In hindsight I wish I had planned ahead and brought some of my better beers like Curly's Milk Stout, Camp Randall Red IPA, or Walk-Off White. The club had a series of randalls set up including a coconut porter randalled through fresh coconut, fruit beers randalled through fresh fruit. A fresh batch of Walk-Off White randalled through fresh orange peel would be awesome.

There were several other clubs there at the event and lots of great beer. I probably enjoyed too much great beer to have as many clear recollections of the event as I otherwise would. That the event is held at a campground allows attendees to enjoy their beverages responsibly by camping the Friday night before and Saturday night after the event.

Attendees are each given a token. Each participating club has a container, and attendees use their token to vote for his/her favorite club. The Northshore Brewers won for the second year in a row.

There was also a competition at the event. I haven't entered any of my beers into competition this year. Usually you have to ship or drop off contest entries to a specific location. This year I kept forgetting to send my entries in on time. The competition was not a Beer Judge Certification Program sanction competition, so I didn't bother to judge.

They announced the competition winners at the end of the day. I was pouring beer for the club at the opposite end of the field and couldn't hear anything. Evidently none of my beers placed. The only ones I really had hopes for were Curly's Milk Stout and Midlands Mild because the other beers I entered were old. The competition does not mail scoresheets, and I was not around on Sunday morning to pick them up. I bought camping tickets, and brought a tent and air mattress, but my girlfriend had no desire to camp. She stopped drinking and drove my car home Saturday night.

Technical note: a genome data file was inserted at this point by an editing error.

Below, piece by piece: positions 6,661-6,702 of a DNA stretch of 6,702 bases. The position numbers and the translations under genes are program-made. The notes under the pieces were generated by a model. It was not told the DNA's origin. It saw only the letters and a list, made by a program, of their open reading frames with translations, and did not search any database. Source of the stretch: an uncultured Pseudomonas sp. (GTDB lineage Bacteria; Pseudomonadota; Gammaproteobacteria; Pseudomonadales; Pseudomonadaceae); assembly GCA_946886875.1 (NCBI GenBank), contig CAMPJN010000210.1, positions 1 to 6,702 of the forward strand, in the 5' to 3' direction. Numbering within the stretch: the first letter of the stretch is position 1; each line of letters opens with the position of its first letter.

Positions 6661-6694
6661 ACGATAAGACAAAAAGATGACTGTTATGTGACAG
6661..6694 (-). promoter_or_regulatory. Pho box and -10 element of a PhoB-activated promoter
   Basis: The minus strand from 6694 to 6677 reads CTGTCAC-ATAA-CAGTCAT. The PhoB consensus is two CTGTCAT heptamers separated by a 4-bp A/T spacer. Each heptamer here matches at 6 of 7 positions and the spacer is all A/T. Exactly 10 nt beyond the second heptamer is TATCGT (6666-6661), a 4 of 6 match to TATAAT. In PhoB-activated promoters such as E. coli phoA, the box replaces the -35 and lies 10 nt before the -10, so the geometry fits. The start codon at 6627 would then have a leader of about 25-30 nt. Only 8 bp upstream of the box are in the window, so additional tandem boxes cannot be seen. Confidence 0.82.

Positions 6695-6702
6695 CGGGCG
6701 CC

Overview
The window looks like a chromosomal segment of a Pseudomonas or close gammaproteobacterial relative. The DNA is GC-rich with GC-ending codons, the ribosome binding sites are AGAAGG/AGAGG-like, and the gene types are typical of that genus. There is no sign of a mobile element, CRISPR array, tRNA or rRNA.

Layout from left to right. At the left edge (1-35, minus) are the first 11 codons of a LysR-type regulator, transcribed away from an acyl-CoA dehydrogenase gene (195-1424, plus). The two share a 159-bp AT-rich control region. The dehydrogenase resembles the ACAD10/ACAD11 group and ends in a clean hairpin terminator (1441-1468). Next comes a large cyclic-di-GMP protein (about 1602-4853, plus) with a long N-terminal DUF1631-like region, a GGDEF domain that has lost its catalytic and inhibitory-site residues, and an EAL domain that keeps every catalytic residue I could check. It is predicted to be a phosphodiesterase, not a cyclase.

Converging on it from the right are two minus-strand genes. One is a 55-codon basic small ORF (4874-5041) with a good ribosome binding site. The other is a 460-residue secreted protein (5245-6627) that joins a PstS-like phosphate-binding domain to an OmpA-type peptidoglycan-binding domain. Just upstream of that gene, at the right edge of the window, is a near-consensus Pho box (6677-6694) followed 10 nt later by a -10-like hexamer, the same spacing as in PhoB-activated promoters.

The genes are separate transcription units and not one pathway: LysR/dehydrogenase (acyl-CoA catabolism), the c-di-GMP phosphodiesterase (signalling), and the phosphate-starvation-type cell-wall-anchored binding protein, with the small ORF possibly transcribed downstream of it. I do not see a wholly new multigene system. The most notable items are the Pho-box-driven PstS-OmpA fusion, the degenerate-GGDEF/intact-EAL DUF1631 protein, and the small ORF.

Alastair Hewitt, a member of the Northshore Brewers that works at Mystic Brewery in Research and Development won best in show. I do remember having one of his IPAs and it tasted like a commercial beer; it was that good.

Now I know what Jamboree is about I am already looking forward to next year. I plan to be there for the entire weekend and bring more beers and better beers. I'll see if Andy and his wife Juli would want to go. We could bring a keg of his Flagship Rye-PA.

The Jamboree is a great event that raises money for Make a Wish. Any beer lover would have an excellent time.

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Thursday, September 10, 2015

Beer Inspiration in our Backyard: Maine Beer Company AHA Rally

Regular readers of this space know how big of a fan I am of Maine Beer Company. They make some of the best contemporary hoppy New England ales. I finally made it to the brewery last week for an American Homebrewers Association (AHA) Rally.

The stretch of Route 1 where Maine Beer Company is located looks like it is straight out of American Pickers.
 Not only to they give away their spent grain, they deliver it too